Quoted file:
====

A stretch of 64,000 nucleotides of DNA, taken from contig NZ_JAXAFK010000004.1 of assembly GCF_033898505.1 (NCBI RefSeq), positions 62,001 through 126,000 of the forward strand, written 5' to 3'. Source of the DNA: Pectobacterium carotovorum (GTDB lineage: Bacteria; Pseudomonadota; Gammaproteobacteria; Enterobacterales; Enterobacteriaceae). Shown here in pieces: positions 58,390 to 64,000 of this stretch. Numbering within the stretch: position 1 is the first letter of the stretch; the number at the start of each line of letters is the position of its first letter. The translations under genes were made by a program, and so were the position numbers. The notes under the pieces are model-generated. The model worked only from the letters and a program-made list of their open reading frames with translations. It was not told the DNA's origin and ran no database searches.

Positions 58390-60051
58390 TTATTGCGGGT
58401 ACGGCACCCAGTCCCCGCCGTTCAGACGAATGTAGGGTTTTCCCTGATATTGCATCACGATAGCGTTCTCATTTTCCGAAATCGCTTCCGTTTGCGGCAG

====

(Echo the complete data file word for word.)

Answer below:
A stretch of 64,000 nucleotides of DNA, taken from contig NZ_JAXAFK010000004.1 of assembly GCF_033898505.1 (NCBI RefSeq), positions 62,001 through 126,000 of the forward strand, written 5' to 3'. Source of the DNA: Pectobacterium carotovorum (GTDB lineage: Bacteria; Pseudomonadota; Gammaproteobacteria; Enterobacterales; Enterobacteriaceae). Shown here in pieces: positions 58,390 to 64,000 of this stretch. Numbering within the stretch: position 1 is the first letter of the stretch; the number at the start of each line of letters is the position of its first letter. The translations under genes were made by a program, and so were the position numbers. The notes under the pieces are model-generated. The model worked only from the letters and a program-made list of their open reading frames with translations. It was not told the DNA's origin and ran no database searches.

Positions 58390-60051
58390 TTATTGCGGGT
58401 ACGGCACCCAGTCCCCGCCGTTCAGACGAATGTAGGGTTTTCCCTGATATTGCATCACGATAGCGTTCTCATTTTCCGAAATCGCTTCCGTTTGCGGCAG